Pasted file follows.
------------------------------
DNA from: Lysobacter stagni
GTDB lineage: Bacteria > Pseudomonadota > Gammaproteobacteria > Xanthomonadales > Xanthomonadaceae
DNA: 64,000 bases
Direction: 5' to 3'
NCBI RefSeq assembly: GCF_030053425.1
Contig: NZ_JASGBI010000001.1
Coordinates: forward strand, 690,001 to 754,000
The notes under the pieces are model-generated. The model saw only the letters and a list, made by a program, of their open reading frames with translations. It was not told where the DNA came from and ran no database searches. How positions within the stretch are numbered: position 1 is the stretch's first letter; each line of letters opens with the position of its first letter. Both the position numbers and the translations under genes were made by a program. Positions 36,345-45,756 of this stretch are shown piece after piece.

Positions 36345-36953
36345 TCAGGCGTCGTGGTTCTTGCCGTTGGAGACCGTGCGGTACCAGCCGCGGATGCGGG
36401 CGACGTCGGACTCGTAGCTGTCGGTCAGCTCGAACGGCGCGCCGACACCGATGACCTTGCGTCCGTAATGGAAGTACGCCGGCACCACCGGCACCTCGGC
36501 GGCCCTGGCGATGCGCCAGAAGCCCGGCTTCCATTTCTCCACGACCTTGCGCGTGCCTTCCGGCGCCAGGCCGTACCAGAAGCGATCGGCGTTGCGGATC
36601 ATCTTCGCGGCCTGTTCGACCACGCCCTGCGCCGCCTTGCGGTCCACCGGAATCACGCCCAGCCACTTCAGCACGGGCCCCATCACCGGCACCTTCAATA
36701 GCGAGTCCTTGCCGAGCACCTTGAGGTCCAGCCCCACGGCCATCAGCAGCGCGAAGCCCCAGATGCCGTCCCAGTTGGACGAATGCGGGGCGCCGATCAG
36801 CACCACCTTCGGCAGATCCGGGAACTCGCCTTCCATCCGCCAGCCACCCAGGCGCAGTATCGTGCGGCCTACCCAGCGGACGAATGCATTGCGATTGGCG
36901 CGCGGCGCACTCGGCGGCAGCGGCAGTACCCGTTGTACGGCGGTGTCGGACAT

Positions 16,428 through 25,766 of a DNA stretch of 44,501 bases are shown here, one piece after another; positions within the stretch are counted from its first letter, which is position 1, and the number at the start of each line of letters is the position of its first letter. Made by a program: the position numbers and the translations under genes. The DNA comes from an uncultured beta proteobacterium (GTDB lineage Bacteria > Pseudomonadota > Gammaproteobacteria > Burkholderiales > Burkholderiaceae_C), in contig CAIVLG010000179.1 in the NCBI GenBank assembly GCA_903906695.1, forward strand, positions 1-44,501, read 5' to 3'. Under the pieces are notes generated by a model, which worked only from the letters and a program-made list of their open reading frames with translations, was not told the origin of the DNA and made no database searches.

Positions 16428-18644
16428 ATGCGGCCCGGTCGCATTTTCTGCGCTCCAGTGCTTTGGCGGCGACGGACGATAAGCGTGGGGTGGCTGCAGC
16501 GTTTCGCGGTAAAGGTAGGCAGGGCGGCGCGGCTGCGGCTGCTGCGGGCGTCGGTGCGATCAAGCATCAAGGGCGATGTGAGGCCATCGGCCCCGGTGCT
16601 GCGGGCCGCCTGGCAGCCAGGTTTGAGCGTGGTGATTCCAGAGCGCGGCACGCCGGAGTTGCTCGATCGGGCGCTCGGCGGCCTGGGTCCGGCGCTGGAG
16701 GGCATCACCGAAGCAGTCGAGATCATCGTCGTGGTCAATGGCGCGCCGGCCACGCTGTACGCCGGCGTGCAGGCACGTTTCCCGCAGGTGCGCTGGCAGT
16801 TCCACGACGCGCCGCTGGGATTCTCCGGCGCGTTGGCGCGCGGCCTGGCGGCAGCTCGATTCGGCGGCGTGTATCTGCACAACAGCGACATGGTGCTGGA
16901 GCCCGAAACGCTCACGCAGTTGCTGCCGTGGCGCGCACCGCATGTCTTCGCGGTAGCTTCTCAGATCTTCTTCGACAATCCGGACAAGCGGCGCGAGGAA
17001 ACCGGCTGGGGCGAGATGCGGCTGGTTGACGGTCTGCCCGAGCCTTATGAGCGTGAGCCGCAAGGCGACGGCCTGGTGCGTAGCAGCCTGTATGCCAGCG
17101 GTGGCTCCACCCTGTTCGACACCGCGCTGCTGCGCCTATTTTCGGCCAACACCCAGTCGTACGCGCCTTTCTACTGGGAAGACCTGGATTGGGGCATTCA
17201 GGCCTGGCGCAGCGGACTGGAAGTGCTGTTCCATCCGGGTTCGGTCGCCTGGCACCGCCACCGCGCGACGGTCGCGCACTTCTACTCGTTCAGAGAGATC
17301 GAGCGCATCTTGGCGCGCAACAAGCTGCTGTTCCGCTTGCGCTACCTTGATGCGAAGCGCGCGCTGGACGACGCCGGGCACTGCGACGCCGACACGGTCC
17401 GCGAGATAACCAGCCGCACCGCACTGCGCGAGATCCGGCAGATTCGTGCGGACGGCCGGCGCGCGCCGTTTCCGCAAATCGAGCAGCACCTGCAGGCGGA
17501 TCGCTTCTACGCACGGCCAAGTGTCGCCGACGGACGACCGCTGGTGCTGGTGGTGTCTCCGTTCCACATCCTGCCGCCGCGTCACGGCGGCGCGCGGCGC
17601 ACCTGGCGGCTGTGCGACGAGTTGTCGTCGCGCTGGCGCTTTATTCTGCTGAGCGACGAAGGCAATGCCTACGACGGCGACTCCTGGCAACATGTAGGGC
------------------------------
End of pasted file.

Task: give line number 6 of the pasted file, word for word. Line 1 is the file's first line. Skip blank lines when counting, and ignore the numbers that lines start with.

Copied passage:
Contig: NZ_JASGBI010000001.1